11:20 Hypothesis Exploration for Malware Detection Using PlanningSPEAKER: unknownABSTRACT. In this paper we apply AI planning to address the hypothesis exploration problem and provide assistance to network administrators in detecting malware based on unreliable observations derived from network traffic.Building on the already established characterization and use of AI planning for similar problems, we propose a formulation of the hypothesis generation problem for malware detection as an AI planning problem with temporally extended goals and actions costs. Furthermore, we propose a notion of hypothesis plausibility'' under unreliable observations, which we model as plan quality. We then show that in the presence of unreliable observations, simply finding one most plausible'' hypothesis, although challenging, is not sufficient for effective malware detection. To that end, we propose a method for applying a state-of-the-art planner within a principled exploration process, to generate multiple distinct high-quality plans. We experimentally evaluate this approach by generating random problems of varying hardness both with respect to the number of observations, as well as the degree of unreliability. Based on these experiments, we argue that our approach presents a significant improvement over prior work that are focused on finding a single optimal plan, and that the hypothesis exploration application can motivate the development of new planners capable of generating the top high-quality plans. 11:35 Red-Black Relaxed Plan HeuristicsSPEAKER: unknownABSTRACT. Despite its success, the delete relaxation has significant pit- falls in many important classes of planning domains. Recent work has devised the red-black planning framework, where red variables take the relaxed semantics, in which they accumulate their values rather than switching between them, as opposed to black variables that take the regular semantics. Provided the red variables are chosen so that red-black plan generation is tractable, one can generate such a plan for every search state, and take its length as the heuristic distance estimate. Previous results were not suitable for this purpose because they identified tractable fragments for red-black plan existence, as opposed to red-black plan generation. We identify a new fragment of red-black planning, that fixes this issue. We devise machinery to efficiently generate red-black plans, and to automatically select the red variables. Experiments show that the resulting heuristics can significantly improve over standard delete relaxation heuristics. 11:50 Truncated Incremental Search: Faster Replanning by Exploiting SuboptimalitySPEAKER: unknownABSTRACT. Incremental heuristic searches try to reuse their previous search efforts whenever these are available. As a result, they can often solve a sequence of similar planning problems much faster than planning from scratch. State-of-the-art incremental heuristic searches such as LPA*, D* and D* Lite all work by propagating cost changes to all the states on the search tree whose g-values (the costs of computed paths from the start) are no longer optimal. While such a complete propagation of cost changes is required to ensure optimality, the propagations can be stopped much earlier if we are looking for solutions within a given suboptimality bound. We develop an algorithm called Truncated LPA* (TLPA*), that builds on this observation, and uses a target suboptimality bound to efficiently restrict the cost propagations. We explain TLPA*, discuss its analytical properties and present experimental results for 2D and 3D (x, y, heading) path planning that show significant improvement in runtime over existing incremental heuristic searches when searching for close-to-optimal solutions. In addition, unlike typical incremental searches, TLPA* is much less dependent on the proximity of the cost changes to the goal of the search due to the early termination of the cost change propagation. 12:05 A First-Order Formalization of Commitments and Goals for PlanningSPEAKER: unknownABSTRACT. Commitments have been shown to model interactions in multiagent systems in a computationally realizable yet high-level manner without compromising the autonomy and heterogeneity of the member agents. Recent work has shown how to combine commitments with goals and apply methods such as planning by which agents can determine their actions. However, previous approaches to modeling commitments have been confined to propositional representations, which limits their applicability in practical cases. We propose a first-order representation and reasoning technique for commitments and goals that accommodates settings where the commitments and goals are templatic and may be applied repeatedly with differing bindings for domain objects. Doing so not only leads to a more perspicuous modeling, it also enables us to support a variety of practical patterns. In particular, our approach can handle the piecemeal progress, consolidation, delegation, and compensation of commitments.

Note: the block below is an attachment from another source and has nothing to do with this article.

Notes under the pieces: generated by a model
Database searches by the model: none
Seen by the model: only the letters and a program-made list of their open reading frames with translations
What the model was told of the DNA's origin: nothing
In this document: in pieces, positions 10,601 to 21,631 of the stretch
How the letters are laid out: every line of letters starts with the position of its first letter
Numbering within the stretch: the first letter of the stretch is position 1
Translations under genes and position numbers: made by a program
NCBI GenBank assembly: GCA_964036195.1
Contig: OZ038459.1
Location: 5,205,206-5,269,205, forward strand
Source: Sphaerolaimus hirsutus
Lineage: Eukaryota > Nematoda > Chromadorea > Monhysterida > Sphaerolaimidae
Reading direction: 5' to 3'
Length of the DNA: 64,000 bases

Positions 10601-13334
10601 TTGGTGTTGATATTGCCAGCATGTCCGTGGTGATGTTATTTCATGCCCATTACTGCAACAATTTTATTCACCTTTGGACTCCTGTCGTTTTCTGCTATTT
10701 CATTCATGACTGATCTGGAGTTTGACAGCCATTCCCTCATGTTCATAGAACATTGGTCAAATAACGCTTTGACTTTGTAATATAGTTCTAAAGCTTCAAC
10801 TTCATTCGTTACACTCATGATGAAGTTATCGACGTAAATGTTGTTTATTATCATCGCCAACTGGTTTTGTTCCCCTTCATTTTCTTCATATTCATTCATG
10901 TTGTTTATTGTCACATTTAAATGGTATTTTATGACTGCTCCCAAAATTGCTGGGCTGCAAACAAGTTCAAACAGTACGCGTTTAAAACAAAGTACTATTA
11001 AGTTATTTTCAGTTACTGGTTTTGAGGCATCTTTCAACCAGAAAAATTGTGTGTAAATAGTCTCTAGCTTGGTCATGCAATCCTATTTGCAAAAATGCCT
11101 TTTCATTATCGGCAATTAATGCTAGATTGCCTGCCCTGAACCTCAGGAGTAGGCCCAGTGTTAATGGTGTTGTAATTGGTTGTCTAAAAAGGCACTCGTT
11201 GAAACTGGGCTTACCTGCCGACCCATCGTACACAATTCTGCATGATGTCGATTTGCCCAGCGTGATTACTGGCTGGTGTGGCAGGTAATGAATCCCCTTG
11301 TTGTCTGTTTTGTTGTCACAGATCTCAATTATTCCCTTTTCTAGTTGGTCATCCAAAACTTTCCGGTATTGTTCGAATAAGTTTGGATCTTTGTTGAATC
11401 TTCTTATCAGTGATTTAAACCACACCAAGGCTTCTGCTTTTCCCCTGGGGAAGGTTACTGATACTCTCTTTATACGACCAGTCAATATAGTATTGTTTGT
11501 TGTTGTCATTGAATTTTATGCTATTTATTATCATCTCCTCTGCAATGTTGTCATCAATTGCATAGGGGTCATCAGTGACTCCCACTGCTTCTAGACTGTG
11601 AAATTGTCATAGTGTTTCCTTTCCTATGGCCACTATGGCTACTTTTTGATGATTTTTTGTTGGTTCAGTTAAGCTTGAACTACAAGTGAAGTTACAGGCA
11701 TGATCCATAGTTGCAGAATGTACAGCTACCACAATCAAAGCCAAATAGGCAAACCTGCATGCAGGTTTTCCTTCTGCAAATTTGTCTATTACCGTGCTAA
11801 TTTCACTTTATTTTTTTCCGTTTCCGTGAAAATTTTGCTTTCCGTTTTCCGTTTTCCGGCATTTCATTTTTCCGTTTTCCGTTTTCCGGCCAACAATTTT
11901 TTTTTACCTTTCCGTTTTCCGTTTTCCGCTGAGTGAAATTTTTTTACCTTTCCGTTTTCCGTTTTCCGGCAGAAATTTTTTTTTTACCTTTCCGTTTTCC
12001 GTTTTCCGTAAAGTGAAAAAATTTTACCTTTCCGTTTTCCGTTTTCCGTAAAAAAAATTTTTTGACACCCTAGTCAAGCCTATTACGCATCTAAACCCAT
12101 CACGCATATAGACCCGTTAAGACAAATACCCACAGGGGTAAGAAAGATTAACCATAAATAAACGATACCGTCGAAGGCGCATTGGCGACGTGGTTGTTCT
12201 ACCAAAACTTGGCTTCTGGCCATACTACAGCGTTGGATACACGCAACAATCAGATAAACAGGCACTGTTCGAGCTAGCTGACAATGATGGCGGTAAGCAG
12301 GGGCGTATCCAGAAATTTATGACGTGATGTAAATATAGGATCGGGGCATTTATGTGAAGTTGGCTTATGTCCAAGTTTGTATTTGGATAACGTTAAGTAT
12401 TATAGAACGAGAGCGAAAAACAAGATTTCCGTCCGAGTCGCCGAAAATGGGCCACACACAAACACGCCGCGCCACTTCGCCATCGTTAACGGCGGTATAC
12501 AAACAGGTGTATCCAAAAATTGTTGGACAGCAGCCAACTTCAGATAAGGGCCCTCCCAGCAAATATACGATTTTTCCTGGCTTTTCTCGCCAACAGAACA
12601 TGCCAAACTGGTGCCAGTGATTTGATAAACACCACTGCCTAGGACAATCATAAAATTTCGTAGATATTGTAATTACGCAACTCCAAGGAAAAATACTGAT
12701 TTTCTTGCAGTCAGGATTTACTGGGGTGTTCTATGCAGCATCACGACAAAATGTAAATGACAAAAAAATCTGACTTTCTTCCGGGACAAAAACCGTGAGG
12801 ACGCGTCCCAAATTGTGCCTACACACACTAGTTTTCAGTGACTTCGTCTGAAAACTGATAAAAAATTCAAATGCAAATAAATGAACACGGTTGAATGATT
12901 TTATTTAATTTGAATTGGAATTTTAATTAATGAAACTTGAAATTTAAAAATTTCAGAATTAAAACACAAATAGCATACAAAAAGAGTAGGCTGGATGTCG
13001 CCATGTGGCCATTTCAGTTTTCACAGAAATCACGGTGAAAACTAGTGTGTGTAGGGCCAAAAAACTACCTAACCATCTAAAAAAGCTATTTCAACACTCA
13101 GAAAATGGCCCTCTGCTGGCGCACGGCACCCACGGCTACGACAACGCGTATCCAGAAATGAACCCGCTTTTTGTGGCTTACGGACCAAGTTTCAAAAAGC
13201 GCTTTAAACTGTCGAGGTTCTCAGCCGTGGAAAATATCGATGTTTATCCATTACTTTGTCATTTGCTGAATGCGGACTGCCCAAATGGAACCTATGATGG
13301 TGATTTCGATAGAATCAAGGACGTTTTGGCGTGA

11:20-12:20 Session 24C: Situation Calculus and STRIPS